There are at least 4 laws involving GHB you can be arrested for and prosecuted under various California statutes.
Lets take a deeper look at these laws…
- What Is GHB?
- California GHB Laws
- Possession For Sale Of GHB
- How Does A Prosecutor Prove Intent To Sell GHB?
- Transportation Or Selling GHB
- What Are The Penalties For DUI of GHB?
- Drug Diversion Program
- Legal Defenses
- Expungement For GHB Convictions
What Is GHB?
GHB is the initials for Gamma Hydroxybutyric Acid but is also known as:
- “Liquid E”
- “Liquid X,” or
It is classified as a controlled substance under both Schedule I and Schedule III of the Controlled Substances Act
What Is The Drug Schedule?
The federal government creates a schedule for all drugs in the united states according to potential for abuse and medicinal use.
Schedule I drugs are those with no medically accepted value or use and have a high potential for abuse and dependence.
|Drug Schedule||Abuse Potential||Medical Use||Example|
|I||High||No Medicinal Uses||Heroin, LSD, GHB, Ecstacy|
|II||High||Some Medicinal Uses||Cocaine, Meth|
|III||Moderate Potential For Abuse||Accepted Medicinal Uses||Ketamine, Steriods, Testosterone|
|IV||Low Potential For Abuse||Accepted Medicinal Uses||Xanax, Ambian|
Why Is GHB Both A Schedule I And A Schedule III Drug?
What Effect Does GHB Produce?
It produces a euphoric and sociable effect but can also cause dizziness and nausea and has the potential of causing muscle spasms and loss of consciousness with high enough doses.
The drug primarily comes in an odorless/colorless liquid but can also be in the form of a powder or tablet and is quickly dissolved.
Larger doses of GHB may cause a loss of consiousness for several hours which is why GHB has also been known along with rophynol as a date rape drug1.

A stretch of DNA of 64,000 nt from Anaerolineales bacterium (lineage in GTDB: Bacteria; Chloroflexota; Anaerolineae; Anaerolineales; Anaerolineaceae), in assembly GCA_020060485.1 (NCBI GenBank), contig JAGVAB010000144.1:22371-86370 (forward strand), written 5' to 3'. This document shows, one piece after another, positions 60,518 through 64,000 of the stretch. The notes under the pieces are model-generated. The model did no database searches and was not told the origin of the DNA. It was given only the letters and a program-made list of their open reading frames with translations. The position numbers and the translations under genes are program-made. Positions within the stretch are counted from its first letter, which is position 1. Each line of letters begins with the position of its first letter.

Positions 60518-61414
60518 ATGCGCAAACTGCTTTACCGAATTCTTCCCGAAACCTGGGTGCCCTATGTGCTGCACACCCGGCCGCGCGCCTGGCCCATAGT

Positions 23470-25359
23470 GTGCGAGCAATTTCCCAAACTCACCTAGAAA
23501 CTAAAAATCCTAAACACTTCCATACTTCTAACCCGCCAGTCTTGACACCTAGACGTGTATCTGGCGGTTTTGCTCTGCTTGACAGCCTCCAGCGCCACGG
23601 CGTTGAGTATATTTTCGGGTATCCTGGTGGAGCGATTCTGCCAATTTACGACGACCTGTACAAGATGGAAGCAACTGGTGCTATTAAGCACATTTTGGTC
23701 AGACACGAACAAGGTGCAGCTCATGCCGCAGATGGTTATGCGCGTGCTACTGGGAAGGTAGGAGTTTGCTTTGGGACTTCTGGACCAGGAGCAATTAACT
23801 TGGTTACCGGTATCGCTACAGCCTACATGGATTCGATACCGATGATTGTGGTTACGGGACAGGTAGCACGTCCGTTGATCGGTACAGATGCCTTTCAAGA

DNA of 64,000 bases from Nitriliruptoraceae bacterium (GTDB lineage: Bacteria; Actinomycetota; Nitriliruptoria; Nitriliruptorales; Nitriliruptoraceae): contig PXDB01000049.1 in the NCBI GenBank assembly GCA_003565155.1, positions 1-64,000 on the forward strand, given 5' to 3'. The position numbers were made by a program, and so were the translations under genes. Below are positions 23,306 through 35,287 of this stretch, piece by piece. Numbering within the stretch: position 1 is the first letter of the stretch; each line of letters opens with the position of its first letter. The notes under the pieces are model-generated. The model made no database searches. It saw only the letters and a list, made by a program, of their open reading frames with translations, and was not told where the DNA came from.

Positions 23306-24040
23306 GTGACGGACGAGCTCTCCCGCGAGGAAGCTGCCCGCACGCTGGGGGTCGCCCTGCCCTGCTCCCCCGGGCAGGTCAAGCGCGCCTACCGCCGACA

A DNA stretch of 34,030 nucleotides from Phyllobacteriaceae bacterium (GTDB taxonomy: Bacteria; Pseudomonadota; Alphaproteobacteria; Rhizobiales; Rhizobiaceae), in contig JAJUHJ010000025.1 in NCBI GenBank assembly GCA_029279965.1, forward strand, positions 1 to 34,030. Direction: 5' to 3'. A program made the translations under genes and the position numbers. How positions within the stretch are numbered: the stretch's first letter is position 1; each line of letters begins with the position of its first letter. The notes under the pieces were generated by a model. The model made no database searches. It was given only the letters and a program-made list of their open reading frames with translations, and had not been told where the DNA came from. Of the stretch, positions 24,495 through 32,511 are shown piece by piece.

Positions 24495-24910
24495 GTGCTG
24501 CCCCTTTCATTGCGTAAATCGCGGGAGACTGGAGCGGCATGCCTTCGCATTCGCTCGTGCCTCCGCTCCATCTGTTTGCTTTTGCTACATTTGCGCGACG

California GHB Laws
There are four primary laws which you can be arrested for with regard to GHB.
Lets take a look at these in greater detail.
Possession Of GHB
Possession of GHB may be prosecuted under two separate laws.
- Possession of a controlled substance without a valid prescription (BP 4060) or (HS 11377).
- Possession of a controlled substance – (HS 11350)
Possession of a controlled substance without a prescription is in reference to Xyrem or any other prescription drug which may have GHB as a main component.
It may be filed and prosecuted under either business and professions code 4060 or health and safety code 11377 or both.
Possession Of A Controlled Substance
This is a more serious charge since the drug in this code section is considered a schedule I drug.
What Is The Penalty For GHB Possession?
11377 HS and 11350 HS are usually misdemeanor offenses.
If charged as a misdemeanor under either code section, you face up to one year in the county jail.
If convicted under 11377 HS, your fine can be up to $10,000 while under hs 11350, it is a maximum of $20,000.
If charged as a felony under either statute, you face 16 months, 2 or 3 years in state prison.
Possession For Sale Of GHB
You can be prosecuted under health and safety code 11351 hs or 11378 hs.
How Does A Prosecutor Prove Intent To Sell GHB?
An intent to sell charge may be based on the quantity purchased or other circumstances.
For example, finding pay/owe sheets or the police observe numerous people entering and exiting your house at all hours, then you will likely be charged under either of these statutes for intent to sell.
If convicted under 11351 HS, or HS 11378 you face.
|Penalties||HS 11351||HS 11378|
|Fine||Up to $20,000||Up to $10,000|
|Probation||Formal Probation||Formal Probation|
|County Jail or State Prison||Up to 1 year county or 2, 3 or 4 years prison||16 months, 2 or 3 years prison|
Transportation Or Selling GHB
Transporting, giving away, selling and administering GHB are illegal under California health and safety code 113524.
What makes this law different than possession with intent to sell is the actual sale of the GHB and not just the intent to sell.
Whats Does Administering GHB Mean?
Administering the drug means directly giving it to someone who then ingests or inhales it, such as at a club.
What Is The Penalty?
A conviction for selling GHB under health and safety code 11352 HS carries 3, 4 or 5 years in state prison and a fine up to $20,000.
Are There Sentencing Enhancements For Transporting GHB?
If you transported GHB across more than two California counties, the law imposes a sentence of up to 9 years.
You also face an enhanced sentence if you knowingly sold GHB or gave it to a person who fit one of these criteria:
- Under treatment for a mental disorder, mental health illness or condition
- Under treatment for a drug dependency problem
- Had a previous violent felony conviction
Driving Under The Influence of GHB
Like all states, California prohibits driving a motor vehicle while under the influence of alcohol (DUI) or drugs (DUID).